Another theme was about how important it is to re-evaluate what we know on a regular basis. Dr. Rosales-Ruiz talked about how it was good to look at the science again every 10 years and ask ourselves if we need to update our training practices or how we think about behavior. In his presentation on CAT, he described the original procedure and how it has changed to the current version of CAT.

I think this talk was an important one because trainers who are new to positive reinforcement often think that providing positive reinforcers (as measured by their effect) is enough to guarantee that the horse has choice. But that’s not always the case. I’ve been training for long enough to have encountered situations where I was able to use positive reinforcement to “coerce” a horse into doing something that he was not comfortable doing. In some cases, the reluctance was visible from the beginning and I adjusted. But, in others the horse seemed very enthusiastic about the training and it was not until other changes occurred that I realized I needed to stop and re-evaluate.

I think out best defense against unknowingly coercing our horses is to be aware that it can happen, monitor the horse’s body language, and provide opportunities for the horse to express his preferences. Off the top of my head, here are a few suggestions for how to do that:

  • If you train with food, make sure the horse is not hungry and/or have other food available in the environment.
  • Pay attention to the horse’s body language through the whole training loop including cueing, doing the behavior, and getting the reinforcer. How a horse takes a treat is valuable information. You can read more about this here.
  • If I’m teaching a new behavior, or asking for a behavior that is more difficult, I practice it in very short sessions, taking breaks or alternating with other easier behaviors. Doing this makes it easier to tell when my horse is getting tired or reluctant to do particular behaviors.
  • Set up some more “flexible” training sessions where the horse can choose which behaviors he wants to do. This may require some advance thought about stimulus control and how to set it up so the horse knows he knows he can choose. I’ve done this a little bit with behaviors that have object cues but it’s something I would like to play with more.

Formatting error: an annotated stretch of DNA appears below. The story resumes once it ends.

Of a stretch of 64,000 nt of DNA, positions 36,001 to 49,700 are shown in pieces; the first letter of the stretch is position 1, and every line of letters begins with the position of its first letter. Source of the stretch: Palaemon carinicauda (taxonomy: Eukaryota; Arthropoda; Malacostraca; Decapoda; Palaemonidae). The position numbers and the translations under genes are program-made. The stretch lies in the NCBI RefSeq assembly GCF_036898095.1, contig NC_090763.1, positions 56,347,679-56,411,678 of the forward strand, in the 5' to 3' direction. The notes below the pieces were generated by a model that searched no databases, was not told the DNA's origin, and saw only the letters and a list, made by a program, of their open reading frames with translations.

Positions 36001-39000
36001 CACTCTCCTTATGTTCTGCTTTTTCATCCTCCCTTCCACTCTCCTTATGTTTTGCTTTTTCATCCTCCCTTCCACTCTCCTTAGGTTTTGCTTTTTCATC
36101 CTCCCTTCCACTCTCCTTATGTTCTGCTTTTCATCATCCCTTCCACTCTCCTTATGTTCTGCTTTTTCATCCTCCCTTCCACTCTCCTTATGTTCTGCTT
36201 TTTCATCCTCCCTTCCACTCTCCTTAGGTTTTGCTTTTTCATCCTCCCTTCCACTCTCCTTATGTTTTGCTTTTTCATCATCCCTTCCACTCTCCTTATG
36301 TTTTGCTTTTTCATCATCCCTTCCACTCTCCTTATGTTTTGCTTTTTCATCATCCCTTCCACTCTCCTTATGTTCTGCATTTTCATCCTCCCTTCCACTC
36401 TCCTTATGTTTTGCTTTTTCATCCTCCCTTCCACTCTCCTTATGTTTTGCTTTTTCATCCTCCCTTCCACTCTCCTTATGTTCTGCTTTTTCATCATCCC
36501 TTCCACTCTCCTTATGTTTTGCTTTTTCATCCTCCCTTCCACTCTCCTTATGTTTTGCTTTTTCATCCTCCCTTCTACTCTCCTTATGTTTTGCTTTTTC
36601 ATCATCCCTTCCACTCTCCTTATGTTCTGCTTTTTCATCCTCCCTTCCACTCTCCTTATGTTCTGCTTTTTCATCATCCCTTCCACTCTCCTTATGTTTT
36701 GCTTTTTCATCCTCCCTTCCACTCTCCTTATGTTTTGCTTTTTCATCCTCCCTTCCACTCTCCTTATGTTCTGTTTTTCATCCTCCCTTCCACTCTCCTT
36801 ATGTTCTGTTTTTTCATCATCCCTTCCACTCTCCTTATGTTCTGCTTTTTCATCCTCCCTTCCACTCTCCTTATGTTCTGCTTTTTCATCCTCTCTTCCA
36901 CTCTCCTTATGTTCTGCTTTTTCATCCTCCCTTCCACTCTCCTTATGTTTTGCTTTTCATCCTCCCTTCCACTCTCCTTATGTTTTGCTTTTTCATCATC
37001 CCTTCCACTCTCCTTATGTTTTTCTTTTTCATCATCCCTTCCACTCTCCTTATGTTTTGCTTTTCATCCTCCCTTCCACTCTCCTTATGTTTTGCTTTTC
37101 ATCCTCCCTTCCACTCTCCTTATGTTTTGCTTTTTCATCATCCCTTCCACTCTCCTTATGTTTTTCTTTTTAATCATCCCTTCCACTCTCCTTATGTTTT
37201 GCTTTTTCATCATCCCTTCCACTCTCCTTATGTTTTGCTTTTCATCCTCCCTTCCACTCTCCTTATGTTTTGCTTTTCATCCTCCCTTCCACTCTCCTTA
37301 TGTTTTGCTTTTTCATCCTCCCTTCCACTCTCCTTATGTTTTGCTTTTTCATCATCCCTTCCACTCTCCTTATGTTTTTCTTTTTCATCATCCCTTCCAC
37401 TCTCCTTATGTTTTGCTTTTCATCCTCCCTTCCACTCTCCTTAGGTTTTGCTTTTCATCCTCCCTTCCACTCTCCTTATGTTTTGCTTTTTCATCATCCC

• Teach your horse enough behaviors that he has many different ways to earn reinforcement. If possible, allow him to offer some of them as default behaviors so he can use them to communicate with you.
  • Observe, observe, observe… Did I say observe? Pay attention to things like the horse’s interest in training. Does he want to come out and train? Is he the same in all locations? Does he respond to his cues promptly? To all cues promptly?

I love that we are all becoming more aware that animals will perform behaviors for positive reinforcers if that’s the only way to get access to them, and that its our responsibility to make sure they are willing participants. This talk added another layer to my understanding of how to do that and it certainly gave me some food for thought. I’ll finish with a final thought from Dr. Layng. I can’t guarantee this is a direct quote as I was scrambling for my pen, but it’s close enough.

It’s not about making the activity fun, it’s about finding the fun in the activity.


I’ve been blogging about the ASAT conference for several years now. You can find a list of them in the articles page on this blog, but some older ones are on my website, www.equineclickertraining.com.

If you are interested in learning more about how to clicker train your horse, check out my book, Teaching Horses with Positive Reinforcement, available on Amazon.

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13 replies

  1. Thank you SO much for these explanations 🙂

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  2. I always look forward to your recaps. It makes me feel as if you have the ability to “see” through what is being presented.

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  3. Thank you so much for your detailed notes as well as for your recognition of how frustrating this can all be to navigate. I really appreciate that validation. I love your suggestions, tips and strategies to maximize degrees of freedom.

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  4. This is really good and I need it. I was doing flag training yesterday. BUt I know it was the food keeping my boy at it. I’d be interested to know how to do flag training .

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    • Hi Just, I’m glad you found the article helpful. What do you mean by flag training? Are you trying to get the horse used to you carrying a flag? If so, and you feel he is not comfortable with it, then you probably need to break it down more. If you want more specific advice, you can email me with more information about what you are doing and I’ll come up with some suggestions.